Overview of spatially-structured networks

  • All topology functions are now part of nest and not nest.topology

  • You can use the Create and Connect functions for spatial networks, the same as you would for non-spatial networks

  • All former topology functions that used to take a layer ID, now take a NodeCollection

  • All former topology functions that used to return node/layer IDs now return a NodeCollection


See the reference section Functions related to spatially distributed nodes in our conversion guide for all changes made to functions

Create spatially distributed nodes

Spatially distributed nodes can now be created using the standard nest.Create() function. The arguments of this function have been changed to unify the creation of populations with and without spatial information. To create nodes with spatial positions, nest.Create() must be provided with the positions argument

spatial_nodes = nest.Create(model, positions=spatial_data)

where spatial_data can be one of the following

  • nest.spatial.grid()

    This creates nodes on a grid, with a prescribed number of rows and columns, and, if specified, an extent and center. It can be easier to think of the grid as being defined by number of elements in x-direction and y-direction instead of thinking of rows and columns. Some example grid spatial nodes specifications:

    nest.spatial.grid(shape=[5, 4], extent=[2., 3.])  # 5x4 grid in a 2x3 square
    nest.spatial.grid(shape=[4, 5], center=[1., 1.])  # 4x5 grid in the default 1x1 square, with shifted center
    nest.spatial.grid(shape=[4, 5], edge_wrap=True)  # 4x5 grid with periodic boundary conditions
    nest.spatial.grid(shape=[2, 3, 4])  # 3D 2x3x4 grid
  • nest.spatial.free()

    This creates nodes positioned freely in space. The first argument to nest.spatial.free() can either be a NEST parameter that generates the positions, or an explicit list of positions. Some example free spatial nodes specifications:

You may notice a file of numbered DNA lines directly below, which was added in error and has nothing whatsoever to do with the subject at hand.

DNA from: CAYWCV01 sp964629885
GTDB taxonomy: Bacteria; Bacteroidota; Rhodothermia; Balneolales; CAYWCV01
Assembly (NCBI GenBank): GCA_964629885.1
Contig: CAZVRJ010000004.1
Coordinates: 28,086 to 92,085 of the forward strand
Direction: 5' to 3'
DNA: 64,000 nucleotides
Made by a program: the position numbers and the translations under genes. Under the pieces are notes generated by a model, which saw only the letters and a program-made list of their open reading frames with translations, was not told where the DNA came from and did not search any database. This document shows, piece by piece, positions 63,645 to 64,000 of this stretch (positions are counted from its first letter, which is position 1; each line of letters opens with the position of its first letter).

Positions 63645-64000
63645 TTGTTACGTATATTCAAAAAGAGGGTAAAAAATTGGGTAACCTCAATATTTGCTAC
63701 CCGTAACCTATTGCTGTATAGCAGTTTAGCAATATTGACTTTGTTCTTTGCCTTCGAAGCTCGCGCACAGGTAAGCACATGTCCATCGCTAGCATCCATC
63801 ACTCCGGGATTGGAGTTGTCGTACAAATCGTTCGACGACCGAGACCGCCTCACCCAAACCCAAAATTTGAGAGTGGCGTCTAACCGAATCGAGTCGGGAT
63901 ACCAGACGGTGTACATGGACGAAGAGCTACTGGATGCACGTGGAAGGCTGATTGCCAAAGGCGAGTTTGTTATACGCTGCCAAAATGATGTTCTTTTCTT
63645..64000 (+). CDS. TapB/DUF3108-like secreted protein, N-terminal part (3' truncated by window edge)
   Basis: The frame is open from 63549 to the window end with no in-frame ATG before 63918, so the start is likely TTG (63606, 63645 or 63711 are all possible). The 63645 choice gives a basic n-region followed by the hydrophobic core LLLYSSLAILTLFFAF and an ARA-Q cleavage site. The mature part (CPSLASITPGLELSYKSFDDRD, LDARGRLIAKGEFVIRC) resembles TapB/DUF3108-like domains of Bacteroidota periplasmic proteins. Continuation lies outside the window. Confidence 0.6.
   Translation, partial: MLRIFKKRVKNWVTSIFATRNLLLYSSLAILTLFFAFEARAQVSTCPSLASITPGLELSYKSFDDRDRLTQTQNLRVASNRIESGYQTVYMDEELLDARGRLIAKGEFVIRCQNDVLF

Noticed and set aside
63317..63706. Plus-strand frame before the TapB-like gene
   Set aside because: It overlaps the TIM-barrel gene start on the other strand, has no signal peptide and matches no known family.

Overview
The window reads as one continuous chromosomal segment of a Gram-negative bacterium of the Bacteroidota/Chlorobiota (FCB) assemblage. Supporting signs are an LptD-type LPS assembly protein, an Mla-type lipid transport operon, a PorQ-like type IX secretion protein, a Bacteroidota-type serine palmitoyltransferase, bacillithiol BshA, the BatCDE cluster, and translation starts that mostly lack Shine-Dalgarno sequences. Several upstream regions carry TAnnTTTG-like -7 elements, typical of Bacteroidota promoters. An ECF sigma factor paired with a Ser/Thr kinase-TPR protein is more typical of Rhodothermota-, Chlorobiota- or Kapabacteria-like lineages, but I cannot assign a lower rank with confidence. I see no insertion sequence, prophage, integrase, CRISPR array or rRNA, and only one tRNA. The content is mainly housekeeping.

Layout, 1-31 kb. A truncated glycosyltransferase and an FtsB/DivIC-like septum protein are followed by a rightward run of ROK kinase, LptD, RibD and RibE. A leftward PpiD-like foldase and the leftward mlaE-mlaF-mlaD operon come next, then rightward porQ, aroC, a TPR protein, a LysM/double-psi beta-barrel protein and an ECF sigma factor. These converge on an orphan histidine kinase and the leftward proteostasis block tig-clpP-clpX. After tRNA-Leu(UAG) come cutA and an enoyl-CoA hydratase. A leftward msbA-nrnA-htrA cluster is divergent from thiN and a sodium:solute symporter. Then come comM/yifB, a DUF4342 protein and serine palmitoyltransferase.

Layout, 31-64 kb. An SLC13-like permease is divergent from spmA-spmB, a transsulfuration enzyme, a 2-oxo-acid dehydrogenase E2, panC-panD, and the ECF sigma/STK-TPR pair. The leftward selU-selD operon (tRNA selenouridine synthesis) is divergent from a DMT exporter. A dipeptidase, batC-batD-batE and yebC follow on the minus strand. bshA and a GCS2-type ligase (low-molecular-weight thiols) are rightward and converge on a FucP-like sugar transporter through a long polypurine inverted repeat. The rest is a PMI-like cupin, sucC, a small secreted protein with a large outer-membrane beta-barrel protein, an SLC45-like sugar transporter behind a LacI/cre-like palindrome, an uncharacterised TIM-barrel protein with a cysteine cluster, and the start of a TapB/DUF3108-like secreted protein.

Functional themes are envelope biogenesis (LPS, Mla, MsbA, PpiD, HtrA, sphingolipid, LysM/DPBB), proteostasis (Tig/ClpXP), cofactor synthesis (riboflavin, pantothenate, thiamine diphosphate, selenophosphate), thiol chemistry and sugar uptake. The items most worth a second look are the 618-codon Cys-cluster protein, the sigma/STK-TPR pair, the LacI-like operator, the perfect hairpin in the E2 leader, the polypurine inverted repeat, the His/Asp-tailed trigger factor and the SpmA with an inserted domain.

nest.spatial.free([[5., 1.], [4., 2.], [3., 3.]])  # Three nodes with explicit positions
    nest.spatial.free(nest.random.lognormal(),  # Positions generated from a lognormal distribution
                      num_dimensions=2)         # in 2D
    nest.spatial.free(nest.random.uniform(),  # Positions generated from a uniform distribution
                      num_dimensions=3,       # in 3D
                      edge_wrap=True)         # with periodic boundary conditions

Note the following

  • For positions generated from NEST parameters, the number of neurons has to be provided in nest.Create() with the n argument.

  • The extent is calculated from the positions of the nodes, but can be set explicitly.

  • If possible, NEST tries to deduce the number of dimensions. But if the positions are generated from NEST parameters, and there is no extent defined, the number of dimensions has to be provided.

    spatial_nodes = nest.Create('iaf_psc_alpha', n=5,

Spatially positioned nodes are no longer subnets, as subnets have been removed, but are rather NodeCollections with metadata. These NodeCollections behave as normal NodeCollections with two exceptions:

  • They cannot be merged, as concatenating NodeCollections with metadata is not supported.